I have a love-hate relationship with my screens. I know how important it is to get unplugged, and I enjoy many outdoor, non-tech activities, yet I love texting with my kids who are away at college, reading news and seeing pictures on social media, perusing Pinterest, and writing, all of which happen on screens. My husband is also wired in and checks his phone regularly for communication and information. Unfortunately, our apples have not fallen far from their parental trees.
After spending the summer joyfully unplugged at camp and not missing technology at all, we have quickly plugged ourselves right back in to our various devices.
I know I’m not the only parent who struggles with enforcing screen limits. This week, after re-reading the research and reminding myself how important it is for all of us to get unplugged, I’m recommitted to figuring out appropriate screen limits. I was hoping to find something in the research that said it was okay for a kid to watch football on TV for a few hours, play games on an iPad for a few more, and check Fantasy Football and Instagram several times. But, alas, all the research still recommends that kids (including teenagers) have no more than two hours of screen time (including TV, computers, phones, tablets) per day. And the research doesn’t say anything about weekend days being exceptions. Yikes. Our weekends have been screen overload bonanzas, and we’ve all spent way more than two hours glued to our screens.
Last weekend, as I assessed the way-too-many hours we all spent on screens, I was about ready to toss out anything in our house that started with an “i.” I fantasized about the days before technology when families gathered around the radio together to listen to story hour and then spent time chatting, playing games, and happily interacting with one another face to face.
At our family meeting at dinner on Sunday, there was not much enthusiasm for discussing appropriate screen limits. When I asked my kids how much time they thought would be appropriate, there was total silence. They didn’t want to contribute to the discussion or suggest a time limit, because what they want is unlimited screen time, which is what they perceive “all” their friends have. Due to my lazy parenting of late, the enforcement of our current rule (2 hours on weekend days) has been lacking, so of course no one was going to volunteer a number of suggested hours, because they preferred my lazy non-enforcement. Last weekend, most of the time we weren’t out at soccer games or eating meals was spent looking at a device of some kind. I was getting work done while the boys were either watching TV or playing games on their iPads. It was so easy and peaceful with everyone happily plugged in.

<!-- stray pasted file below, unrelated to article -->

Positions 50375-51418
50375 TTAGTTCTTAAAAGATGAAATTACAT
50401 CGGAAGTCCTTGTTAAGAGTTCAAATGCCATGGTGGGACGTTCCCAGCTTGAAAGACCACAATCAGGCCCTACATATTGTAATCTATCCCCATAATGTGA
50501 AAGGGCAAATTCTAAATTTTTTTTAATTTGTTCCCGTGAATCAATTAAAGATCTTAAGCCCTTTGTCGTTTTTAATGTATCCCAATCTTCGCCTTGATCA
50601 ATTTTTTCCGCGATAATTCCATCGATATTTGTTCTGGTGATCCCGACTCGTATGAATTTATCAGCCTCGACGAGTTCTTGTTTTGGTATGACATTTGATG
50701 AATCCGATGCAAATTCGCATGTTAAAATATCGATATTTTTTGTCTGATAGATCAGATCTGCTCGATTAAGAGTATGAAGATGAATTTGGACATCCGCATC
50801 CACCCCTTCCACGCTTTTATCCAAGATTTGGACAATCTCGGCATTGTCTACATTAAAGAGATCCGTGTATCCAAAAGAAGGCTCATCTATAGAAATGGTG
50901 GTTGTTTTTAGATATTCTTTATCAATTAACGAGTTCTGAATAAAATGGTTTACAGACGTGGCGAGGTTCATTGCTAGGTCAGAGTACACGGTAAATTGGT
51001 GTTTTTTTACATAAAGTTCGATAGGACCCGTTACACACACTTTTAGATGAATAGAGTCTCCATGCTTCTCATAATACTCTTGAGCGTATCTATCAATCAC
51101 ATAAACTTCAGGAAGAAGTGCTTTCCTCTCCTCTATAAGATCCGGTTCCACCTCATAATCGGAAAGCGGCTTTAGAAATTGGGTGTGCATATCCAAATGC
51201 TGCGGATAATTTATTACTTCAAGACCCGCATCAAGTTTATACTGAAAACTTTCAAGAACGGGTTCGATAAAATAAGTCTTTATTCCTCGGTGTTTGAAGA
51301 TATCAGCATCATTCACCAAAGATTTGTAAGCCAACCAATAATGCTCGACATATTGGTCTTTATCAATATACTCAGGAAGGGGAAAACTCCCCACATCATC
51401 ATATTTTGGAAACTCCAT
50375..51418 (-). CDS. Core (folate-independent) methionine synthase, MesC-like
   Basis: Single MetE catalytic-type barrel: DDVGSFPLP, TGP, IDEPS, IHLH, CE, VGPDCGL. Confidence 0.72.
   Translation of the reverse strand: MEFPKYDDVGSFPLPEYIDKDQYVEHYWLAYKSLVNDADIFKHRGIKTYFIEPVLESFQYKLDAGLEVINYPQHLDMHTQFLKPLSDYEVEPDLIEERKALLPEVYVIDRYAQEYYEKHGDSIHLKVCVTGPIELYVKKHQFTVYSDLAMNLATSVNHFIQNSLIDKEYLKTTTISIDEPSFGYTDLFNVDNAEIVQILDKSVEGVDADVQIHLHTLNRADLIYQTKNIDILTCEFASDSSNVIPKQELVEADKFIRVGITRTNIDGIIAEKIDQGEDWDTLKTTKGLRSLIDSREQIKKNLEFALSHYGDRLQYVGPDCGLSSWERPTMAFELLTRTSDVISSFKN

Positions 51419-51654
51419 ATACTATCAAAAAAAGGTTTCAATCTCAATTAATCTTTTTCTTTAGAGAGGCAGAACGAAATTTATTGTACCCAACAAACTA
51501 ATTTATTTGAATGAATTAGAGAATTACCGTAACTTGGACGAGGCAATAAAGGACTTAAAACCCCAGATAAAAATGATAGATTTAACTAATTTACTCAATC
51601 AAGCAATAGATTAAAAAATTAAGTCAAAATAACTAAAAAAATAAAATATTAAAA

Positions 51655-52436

Our kids are not going to limit their own screen time, so it’s up to us parents to figure this out and get a handle on what is the appropriate amount of time for everyone to be on these devices and how we can enforce the time limit. My family’s media life has been further complicated because now their school requires them to bring a device (laptop or iPad) to school every day. It used to be simple to allow 30 minutes of tech play time after school, but now they may be past the recommended daily limit before the final school bell rings. This post really got me thinking about technology use in school. I wonder if educators should be so gung-ho about incorporating technology in every subject when clearly there are still benefits to using real books, paper and pencils.